b)   any undertaking owned or controlled by a Government.
c)   any undertaking owned or controlled by a corporation (not being a company) established by or under and Central, Provincial or State Act.
d)   any trade union or other association of Workmen or employees formed for their own reasonable protection as such workmen or employees.
e)   any undertaking engaged in an industry, the management of which has been taken over by any person or body of persons in pursuance of any authorisation made by the Central Government under any law for the time being in force.
f)    any undertaking owned by a co-operative society formed and registered under any Central Provincial or State Act relating to co-operative societies.
g)   any financial institution.

The act assumes paramount importance in the areas of product, pricing, promotional and distribution channels from the marketers point of view.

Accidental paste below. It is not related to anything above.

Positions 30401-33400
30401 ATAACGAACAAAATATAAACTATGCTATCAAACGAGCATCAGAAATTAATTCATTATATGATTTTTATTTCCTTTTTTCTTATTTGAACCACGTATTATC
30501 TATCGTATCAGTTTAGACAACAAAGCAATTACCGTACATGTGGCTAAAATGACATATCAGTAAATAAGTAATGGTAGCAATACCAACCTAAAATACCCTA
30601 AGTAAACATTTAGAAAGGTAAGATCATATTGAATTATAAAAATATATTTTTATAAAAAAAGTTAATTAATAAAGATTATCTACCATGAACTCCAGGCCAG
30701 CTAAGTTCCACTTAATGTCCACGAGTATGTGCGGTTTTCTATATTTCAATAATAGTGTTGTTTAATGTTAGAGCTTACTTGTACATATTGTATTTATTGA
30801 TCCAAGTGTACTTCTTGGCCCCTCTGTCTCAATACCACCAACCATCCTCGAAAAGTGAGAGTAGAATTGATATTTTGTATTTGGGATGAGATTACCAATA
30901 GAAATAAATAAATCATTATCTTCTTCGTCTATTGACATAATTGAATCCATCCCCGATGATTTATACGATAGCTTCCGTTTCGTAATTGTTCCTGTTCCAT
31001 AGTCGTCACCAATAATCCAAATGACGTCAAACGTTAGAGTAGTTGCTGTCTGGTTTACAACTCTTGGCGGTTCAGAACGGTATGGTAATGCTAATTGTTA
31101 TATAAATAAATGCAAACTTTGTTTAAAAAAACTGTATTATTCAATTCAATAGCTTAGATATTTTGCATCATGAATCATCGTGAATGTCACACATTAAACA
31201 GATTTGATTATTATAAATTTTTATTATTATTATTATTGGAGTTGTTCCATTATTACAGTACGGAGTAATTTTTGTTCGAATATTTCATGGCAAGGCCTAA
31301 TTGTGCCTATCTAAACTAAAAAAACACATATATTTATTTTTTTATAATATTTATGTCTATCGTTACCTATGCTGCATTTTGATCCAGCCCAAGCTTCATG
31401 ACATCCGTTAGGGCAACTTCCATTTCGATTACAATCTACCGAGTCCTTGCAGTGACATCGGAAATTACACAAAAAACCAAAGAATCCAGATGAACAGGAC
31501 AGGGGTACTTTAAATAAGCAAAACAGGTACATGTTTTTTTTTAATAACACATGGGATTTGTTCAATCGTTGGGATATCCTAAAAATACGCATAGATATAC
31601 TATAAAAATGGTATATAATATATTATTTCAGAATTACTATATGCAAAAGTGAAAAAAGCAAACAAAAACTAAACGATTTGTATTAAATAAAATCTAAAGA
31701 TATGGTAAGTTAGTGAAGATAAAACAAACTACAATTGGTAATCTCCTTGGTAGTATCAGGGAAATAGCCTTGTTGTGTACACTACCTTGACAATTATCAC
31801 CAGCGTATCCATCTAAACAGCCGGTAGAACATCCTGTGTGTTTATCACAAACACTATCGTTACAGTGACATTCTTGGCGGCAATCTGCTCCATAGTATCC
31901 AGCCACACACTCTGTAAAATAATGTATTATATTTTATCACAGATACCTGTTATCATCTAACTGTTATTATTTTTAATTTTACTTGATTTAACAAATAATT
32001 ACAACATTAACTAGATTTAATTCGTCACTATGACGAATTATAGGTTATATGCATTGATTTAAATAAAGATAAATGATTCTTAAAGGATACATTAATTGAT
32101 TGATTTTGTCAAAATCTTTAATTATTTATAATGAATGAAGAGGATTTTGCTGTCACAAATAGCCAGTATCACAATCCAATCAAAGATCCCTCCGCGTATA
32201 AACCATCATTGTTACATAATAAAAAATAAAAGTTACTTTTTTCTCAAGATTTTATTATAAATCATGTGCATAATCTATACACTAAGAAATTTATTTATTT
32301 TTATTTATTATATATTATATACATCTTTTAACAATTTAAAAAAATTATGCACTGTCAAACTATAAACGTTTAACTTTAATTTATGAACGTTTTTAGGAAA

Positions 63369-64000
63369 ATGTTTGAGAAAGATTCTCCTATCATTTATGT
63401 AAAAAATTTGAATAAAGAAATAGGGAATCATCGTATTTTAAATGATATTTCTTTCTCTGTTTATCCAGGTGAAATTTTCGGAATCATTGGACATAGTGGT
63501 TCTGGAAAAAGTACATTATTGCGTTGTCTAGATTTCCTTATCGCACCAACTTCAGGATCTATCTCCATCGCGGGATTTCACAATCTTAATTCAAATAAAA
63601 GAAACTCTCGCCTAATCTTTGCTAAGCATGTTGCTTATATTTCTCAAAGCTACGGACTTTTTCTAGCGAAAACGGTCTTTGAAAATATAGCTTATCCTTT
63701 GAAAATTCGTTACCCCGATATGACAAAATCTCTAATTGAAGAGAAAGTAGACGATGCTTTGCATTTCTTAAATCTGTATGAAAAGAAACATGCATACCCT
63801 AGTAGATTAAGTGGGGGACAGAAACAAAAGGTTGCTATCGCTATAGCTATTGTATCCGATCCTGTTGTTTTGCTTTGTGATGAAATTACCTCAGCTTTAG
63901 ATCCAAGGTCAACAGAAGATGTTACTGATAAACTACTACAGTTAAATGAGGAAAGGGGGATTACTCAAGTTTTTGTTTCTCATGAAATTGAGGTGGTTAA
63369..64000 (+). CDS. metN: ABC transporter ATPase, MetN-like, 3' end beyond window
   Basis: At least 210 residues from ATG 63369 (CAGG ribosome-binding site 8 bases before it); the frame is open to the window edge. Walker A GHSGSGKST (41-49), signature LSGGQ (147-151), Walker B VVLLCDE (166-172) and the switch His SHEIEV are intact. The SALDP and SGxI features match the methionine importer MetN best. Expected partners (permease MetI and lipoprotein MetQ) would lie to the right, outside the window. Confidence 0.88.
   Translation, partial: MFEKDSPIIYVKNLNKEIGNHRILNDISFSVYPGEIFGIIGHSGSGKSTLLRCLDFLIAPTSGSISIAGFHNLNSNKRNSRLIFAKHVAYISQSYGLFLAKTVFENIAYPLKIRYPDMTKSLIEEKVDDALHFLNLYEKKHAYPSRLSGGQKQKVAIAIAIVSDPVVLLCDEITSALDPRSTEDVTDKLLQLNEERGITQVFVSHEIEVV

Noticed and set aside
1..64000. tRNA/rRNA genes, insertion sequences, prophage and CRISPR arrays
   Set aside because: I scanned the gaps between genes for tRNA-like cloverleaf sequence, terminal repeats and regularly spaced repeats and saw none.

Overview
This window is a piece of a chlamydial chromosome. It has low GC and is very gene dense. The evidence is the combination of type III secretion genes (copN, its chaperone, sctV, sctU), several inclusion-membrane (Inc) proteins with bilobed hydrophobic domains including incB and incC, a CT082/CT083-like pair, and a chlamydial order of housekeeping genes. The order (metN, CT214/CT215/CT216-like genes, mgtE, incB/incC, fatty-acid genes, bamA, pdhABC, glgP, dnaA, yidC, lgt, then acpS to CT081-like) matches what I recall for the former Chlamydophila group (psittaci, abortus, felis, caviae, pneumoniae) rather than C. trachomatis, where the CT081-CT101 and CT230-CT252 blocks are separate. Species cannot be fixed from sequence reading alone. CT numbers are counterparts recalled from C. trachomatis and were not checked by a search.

Regulation of Monopolistic Trade Practices

The Act prohibits monopolistic trade practices of companies covered by it if they are found to be prejudicial to the public interest.

We shall now define what is meant by ‘monopolistic trade practice' and also when it is deemed to be prejudicial to public interest'.

Section 2(h) of the Act defines monopolistic trade practice as a trade practice which has, or is likely to have, the effect of:
·         maintaining prices at an unreasonable level by limiting, reducing or otherwise controlling the production, supply or distribution of goods of any description, or the supply of any services, or in any other manner;
·         unreasonably preventing or lessening competition in the production, supply or distribution of any goods or in the supply of any services;